Incontinence underwear is a type of reusable undergarment designed to absorb urine. It provides an alternative to traditional disposable incontinence products, which are often bulky and plastic-based. Due to concerns about the environmental impact of disposable products, incontinence underwear is becoming an alternative to pads. Only recently has the textile technology existed to enable the design and manufacture of reusable products with comparable functionality to a disposable pad or diaper.
It is estimated that 1 in 4 women over the age of 35 experience some level of urinary incontinence, often following childbirth or during menopause. Incontinence is also experienced by approximately 1 in 10 men, commonly related to prostate issues. Incontinence is more prevalent with age, and is commonly experienced by those 65 and over. Due to increased life expectancy and decreased fertility rates, the world population is experiencing a “global greying”, which has contributed to an increase in the global market for incontinence products as there is an increasing proportion of people aged over 65.
Fashionable reusable underwear alternatives to pads and diapers have emerged. Some of these new washable products still feature built-in absorbent pads or insertable disposable pads, but some of the players in the market offer consumers options which are increasingly like normal underwear. These companies have developed highly absorbent fabrics that combine several moisture-trapping fabric layers to achieve a similar absorbent result to traditional pads. This new-style incontinence underwear looks and feels like normal underwear so it can be washed and reused, whilst being discrete.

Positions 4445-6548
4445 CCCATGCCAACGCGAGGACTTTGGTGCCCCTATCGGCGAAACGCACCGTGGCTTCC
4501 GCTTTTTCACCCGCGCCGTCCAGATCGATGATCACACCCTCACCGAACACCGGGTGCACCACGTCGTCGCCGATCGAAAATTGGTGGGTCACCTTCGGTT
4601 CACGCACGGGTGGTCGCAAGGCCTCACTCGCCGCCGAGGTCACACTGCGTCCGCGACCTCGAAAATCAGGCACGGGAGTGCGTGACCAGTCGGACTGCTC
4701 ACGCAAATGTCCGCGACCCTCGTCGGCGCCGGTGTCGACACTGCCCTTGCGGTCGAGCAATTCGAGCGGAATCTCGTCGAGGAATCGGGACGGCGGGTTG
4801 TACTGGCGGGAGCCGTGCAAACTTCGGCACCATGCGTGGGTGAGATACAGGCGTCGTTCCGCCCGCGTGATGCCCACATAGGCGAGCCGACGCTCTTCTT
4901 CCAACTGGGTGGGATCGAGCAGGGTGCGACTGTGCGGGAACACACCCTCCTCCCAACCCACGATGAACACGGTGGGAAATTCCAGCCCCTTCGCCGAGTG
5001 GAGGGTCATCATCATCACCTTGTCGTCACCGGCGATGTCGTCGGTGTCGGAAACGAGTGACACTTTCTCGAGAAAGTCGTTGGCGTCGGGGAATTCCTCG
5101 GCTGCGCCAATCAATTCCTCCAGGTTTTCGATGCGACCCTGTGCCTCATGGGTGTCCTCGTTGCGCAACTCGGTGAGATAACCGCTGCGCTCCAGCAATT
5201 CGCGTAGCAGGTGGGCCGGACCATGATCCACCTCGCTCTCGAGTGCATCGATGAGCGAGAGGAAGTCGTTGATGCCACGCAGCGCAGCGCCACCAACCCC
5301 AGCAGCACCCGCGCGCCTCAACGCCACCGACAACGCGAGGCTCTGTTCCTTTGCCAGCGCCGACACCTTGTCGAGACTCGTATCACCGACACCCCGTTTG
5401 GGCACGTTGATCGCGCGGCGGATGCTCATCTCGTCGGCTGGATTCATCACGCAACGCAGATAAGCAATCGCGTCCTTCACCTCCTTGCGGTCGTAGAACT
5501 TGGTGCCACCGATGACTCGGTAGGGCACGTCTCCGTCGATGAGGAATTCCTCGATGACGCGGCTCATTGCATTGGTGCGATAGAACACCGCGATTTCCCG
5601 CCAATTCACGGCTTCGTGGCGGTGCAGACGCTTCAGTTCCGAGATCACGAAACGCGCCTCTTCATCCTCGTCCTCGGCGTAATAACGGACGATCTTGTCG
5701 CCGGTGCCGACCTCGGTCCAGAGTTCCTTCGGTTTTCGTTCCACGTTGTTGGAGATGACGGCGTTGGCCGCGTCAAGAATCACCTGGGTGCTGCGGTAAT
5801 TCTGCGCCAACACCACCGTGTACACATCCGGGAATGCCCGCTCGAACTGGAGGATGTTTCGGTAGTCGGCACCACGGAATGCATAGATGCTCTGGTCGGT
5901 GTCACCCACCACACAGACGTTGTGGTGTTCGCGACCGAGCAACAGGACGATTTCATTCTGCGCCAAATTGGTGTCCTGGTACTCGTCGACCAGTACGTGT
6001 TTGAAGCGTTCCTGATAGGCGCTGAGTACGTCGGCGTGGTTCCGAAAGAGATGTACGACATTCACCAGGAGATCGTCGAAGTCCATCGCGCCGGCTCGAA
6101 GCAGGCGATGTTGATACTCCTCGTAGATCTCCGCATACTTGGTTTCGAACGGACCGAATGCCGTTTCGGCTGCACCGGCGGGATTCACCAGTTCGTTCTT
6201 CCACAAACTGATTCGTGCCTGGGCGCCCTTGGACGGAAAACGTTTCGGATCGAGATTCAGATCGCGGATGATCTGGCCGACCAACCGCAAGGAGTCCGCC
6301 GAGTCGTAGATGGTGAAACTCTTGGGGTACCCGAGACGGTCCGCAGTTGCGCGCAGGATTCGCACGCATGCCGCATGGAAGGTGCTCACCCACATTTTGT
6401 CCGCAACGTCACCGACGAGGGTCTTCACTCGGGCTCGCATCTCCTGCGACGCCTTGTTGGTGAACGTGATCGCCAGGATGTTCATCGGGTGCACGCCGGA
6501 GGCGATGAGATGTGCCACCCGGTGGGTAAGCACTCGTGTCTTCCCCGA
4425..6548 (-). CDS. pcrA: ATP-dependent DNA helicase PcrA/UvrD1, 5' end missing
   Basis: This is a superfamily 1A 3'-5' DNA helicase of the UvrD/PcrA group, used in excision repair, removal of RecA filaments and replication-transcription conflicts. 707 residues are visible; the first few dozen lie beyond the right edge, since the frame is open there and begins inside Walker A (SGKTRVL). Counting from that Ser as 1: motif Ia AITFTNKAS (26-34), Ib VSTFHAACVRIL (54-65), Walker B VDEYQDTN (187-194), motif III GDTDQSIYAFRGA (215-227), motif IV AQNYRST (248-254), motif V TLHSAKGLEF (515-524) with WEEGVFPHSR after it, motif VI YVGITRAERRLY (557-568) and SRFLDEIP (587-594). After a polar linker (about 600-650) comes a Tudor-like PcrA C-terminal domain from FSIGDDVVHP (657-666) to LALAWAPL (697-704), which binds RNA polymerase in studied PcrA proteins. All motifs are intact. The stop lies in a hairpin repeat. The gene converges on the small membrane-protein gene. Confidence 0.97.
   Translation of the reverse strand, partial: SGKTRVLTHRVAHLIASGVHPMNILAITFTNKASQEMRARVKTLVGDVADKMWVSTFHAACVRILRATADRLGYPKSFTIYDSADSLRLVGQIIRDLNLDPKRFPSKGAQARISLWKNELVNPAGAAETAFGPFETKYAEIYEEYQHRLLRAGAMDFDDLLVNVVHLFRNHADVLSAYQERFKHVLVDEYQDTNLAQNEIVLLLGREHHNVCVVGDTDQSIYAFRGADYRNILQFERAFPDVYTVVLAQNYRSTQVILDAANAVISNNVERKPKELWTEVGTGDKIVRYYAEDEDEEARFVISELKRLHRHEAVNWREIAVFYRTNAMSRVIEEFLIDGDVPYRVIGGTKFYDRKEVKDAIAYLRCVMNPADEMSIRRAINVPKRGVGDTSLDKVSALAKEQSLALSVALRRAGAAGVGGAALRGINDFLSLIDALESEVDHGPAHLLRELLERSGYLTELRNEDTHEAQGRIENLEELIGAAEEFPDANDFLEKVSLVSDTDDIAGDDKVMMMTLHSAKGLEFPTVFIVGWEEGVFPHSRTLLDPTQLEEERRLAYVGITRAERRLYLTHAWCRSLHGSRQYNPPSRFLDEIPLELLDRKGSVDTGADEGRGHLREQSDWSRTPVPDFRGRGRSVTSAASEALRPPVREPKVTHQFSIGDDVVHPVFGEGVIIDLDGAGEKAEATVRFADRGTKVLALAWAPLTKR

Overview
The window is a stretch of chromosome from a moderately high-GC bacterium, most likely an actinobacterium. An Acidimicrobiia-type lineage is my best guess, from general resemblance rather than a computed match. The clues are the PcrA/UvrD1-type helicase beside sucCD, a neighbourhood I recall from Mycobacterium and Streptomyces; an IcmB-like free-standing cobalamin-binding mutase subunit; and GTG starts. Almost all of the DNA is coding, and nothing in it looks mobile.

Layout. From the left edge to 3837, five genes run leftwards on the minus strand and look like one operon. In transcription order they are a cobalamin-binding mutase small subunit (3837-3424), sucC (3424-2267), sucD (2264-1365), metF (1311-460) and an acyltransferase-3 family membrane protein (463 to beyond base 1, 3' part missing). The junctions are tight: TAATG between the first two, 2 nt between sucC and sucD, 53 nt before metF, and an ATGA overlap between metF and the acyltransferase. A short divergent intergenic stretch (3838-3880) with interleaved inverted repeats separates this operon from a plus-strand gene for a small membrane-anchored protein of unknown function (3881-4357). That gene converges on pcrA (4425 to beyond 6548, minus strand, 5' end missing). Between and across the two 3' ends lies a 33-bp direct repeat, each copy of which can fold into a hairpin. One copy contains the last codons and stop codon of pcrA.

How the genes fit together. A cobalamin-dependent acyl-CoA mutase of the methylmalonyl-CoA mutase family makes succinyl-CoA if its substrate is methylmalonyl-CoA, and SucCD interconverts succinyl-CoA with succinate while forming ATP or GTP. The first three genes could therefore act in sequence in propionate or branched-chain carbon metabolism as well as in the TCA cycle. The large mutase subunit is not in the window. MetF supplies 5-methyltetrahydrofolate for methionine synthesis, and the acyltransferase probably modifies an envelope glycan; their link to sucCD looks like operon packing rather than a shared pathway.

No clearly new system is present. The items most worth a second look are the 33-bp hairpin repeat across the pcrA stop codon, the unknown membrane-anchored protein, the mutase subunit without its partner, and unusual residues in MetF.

This offers the user economic and environmental savings. The use of fabric textiles in these new incontinence products also means that it is now possible to make fashionable incontinence underwear.Incontinence underwear products are generally designed to cater for light bladder leakage (LBL), and as such have lower absorbency capabilities than high absorbency pads and diapers. However, newer incontinence underwear is appearing on the market that caters to moderate needs, and can absorb up to 200 mLs of fluid over the course of a day